So much like fiction

Emily Alhadeff’s reflections (“Court’s decision highlights a bigger problem,” April 25) on the Olympia Food Co-op’s decision to cleanse its shelves of Israeli products are very acute in suggesting that nearly all BDS agitprop against Israel can fairly be labeled “Jews Against Themselves.” But she overlooks one paradox: The symbiotic relation between Israel and her Jewish accusers. In a famous short story of 1942 called “The Sermon,” by the Hebrew writer Haim Hazaz, the main character, Yudka, says “When a man can no longer be a Jew, he becomes a Zionist.” But in Howard Jacobson’s 2010 satire of England’s Jewish Israel-haters called “The Finkler Question,” a character named Kugle declares that “I am a Jew by virtue of the fact that I am NOT a Zionist.” In other words, the Jewish “identity” of the vast majority of Jews trying to turn Israel into a pariah state with no “right to exist” would vanish the moment that their (despicable) goal was realized.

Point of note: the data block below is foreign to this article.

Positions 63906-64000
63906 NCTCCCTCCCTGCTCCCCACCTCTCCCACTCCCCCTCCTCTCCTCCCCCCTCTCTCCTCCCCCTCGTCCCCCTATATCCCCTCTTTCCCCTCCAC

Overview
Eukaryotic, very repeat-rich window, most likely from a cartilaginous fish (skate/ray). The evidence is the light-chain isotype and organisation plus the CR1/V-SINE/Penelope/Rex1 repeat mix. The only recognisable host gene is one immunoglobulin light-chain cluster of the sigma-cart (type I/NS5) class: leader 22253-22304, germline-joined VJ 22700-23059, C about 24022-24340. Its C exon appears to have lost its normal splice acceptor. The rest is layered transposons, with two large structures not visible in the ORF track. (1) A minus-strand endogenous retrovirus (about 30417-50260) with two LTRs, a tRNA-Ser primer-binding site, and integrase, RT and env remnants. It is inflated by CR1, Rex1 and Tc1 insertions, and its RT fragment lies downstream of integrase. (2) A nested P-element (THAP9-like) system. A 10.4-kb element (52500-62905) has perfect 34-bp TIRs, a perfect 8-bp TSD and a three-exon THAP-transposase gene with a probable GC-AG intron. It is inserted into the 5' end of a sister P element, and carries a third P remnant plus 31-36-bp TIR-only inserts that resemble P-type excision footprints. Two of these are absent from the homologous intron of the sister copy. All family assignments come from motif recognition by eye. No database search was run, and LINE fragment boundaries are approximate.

Edward Alexander

Chairman, UW Jewish Studies, 1971-81

Seattle

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